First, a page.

Ryan McMaken – September 3, 2020
It’s increasingly clear to even the average American that if riots come to your neighborhood, you’re on your own. The message received is increasingly this: if your plan is to wait until the police show up to provide “protection,” be prepared to wait a long time. Consequently, as violence appears to surge in America’s cities, millions of Americans have become first-time gun owners.
Government Officials Aren’t Keeping Us “Safe”
There are two trends at work which are making Americans doubt that government law enforcement is reliable and effective.
On the one hand, the public is witnessing nightly displays of looting, rioting, and general civil unrest. At the same time, many police officers don’t appear particularly able or willing to defend the public against looters and rioters. Homicide rates in New York, for example, have surged among accusations of a “police slowdown.” A number of police departments (including those in Los Angeles and Atlanta) are rumored to be using strategies such as the “blue flu” in which police personnel pretend to be ill as a negotiating tactic for obtaining political favors from lawmakers. But even when police personnel are able, there are not enough of them in most cases to truly address the ongoing nightly violence in many cities. And in some cases, elected officials, like in Portland and Chicago, appear uninterested in confronting rioters with much enthusiasm at all.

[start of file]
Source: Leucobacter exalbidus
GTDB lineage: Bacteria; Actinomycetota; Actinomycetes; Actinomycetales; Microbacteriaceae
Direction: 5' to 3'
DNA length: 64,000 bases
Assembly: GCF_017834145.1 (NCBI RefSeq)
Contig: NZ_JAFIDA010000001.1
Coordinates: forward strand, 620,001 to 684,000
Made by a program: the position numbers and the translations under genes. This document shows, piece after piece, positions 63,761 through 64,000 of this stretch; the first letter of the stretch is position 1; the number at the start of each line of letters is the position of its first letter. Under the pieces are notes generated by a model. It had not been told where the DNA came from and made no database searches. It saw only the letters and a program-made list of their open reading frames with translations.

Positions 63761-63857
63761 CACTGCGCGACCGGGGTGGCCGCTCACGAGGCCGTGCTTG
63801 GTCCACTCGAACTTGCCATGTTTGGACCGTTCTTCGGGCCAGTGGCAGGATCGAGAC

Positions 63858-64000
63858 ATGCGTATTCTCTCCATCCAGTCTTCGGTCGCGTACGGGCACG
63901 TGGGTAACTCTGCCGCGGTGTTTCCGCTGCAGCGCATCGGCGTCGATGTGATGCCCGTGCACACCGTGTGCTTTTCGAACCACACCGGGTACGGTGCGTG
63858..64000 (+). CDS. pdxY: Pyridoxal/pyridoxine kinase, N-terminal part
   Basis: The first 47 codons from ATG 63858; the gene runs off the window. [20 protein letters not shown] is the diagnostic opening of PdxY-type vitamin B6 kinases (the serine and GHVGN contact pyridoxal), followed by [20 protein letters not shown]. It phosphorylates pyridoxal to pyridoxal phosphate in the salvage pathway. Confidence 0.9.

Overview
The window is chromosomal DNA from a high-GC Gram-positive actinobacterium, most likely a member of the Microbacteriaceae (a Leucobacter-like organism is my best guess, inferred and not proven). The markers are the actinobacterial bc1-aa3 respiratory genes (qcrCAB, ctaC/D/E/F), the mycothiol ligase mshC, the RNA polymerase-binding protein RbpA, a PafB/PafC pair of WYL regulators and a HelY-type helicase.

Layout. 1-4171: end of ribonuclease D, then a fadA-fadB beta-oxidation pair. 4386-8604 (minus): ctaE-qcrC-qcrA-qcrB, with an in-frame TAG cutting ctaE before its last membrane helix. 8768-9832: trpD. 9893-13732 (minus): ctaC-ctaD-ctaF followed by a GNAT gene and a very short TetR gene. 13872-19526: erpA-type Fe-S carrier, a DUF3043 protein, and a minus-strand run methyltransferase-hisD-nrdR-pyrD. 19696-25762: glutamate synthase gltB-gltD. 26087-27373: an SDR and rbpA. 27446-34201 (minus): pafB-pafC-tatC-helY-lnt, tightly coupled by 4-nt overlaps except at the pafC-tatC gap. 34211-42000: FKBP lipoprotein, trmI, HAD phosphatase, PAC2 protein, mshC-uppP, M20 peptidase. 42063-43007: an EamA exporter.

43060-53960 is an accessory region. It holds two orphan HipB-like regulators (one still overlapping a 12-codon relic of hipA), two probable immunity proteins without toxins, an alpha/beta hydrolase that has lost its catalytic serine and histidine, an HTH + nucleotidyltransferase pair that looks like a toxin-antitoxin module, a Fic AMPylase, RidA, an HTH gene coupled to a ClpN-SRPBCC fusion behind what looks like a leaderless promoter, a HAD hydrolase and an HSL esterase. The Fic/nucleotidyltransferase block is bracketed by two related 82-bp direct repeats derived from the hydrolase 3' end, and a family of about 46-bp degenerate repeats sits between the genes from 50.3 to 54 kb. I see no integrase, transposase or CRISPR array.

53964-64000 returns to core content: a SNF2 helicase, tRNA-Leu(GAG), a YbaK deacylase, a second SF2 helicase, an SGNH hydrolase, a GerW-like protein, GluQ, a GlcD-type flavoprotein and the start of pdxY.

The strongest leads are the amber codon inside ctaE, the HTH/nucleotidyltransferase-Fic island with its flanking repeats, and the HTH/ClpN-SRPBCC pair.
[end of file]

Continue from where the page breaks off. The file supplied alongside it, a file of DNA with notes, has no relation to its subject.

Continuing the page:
It is easy to see how ordinary Americans could look on current events with increasing alarm. On August 29, a man was allegedly murdered by at least one protestor among the many who have been protesting, rioting, and looting in Portland for more than three months. Two weeks ago, a truck driver sustained serious injuries, also in Portland, when he was attacked by a group of “protestors” while reportedly attempting to help a woman who was being robbed. Last week in Kenosha, protestors were seen attacking a teenager who had been attempting to protect businesses from looting and vandalism. The teen reportedly opened fire in self-defense. In Washington, DC, a mob threatened restaurant patrons, and in Minneapolis, dozens of businesses have been burned and looted.
But even before the current rash of arson, looting, and violence, the police response to serious crime was never terribly impressive. For violent crimes, studies have shown police may take up to an hour to respond more than one-third of the time. (This summer, response times for the NYPD are up by four minutes compared to last year.) And if one survives an attack from violent criminals, one shouldn’t assume justice will be done. Fewer than half of violent crimes are ever “solved” in the United States.
Gun Purchases Are Growing
Meanwhile, gun purchases have surged.
According to new estimates from the National Shooting Sports Foundation (NSSF), using the FBI’s National Instant Background Check System (NICS), “there were over 12 million guns bought in the first seven months of 2020—up more than 70 percent over the same time span in 2019. This number is likely to include nearly 5 million first-time gun owners so far this year.”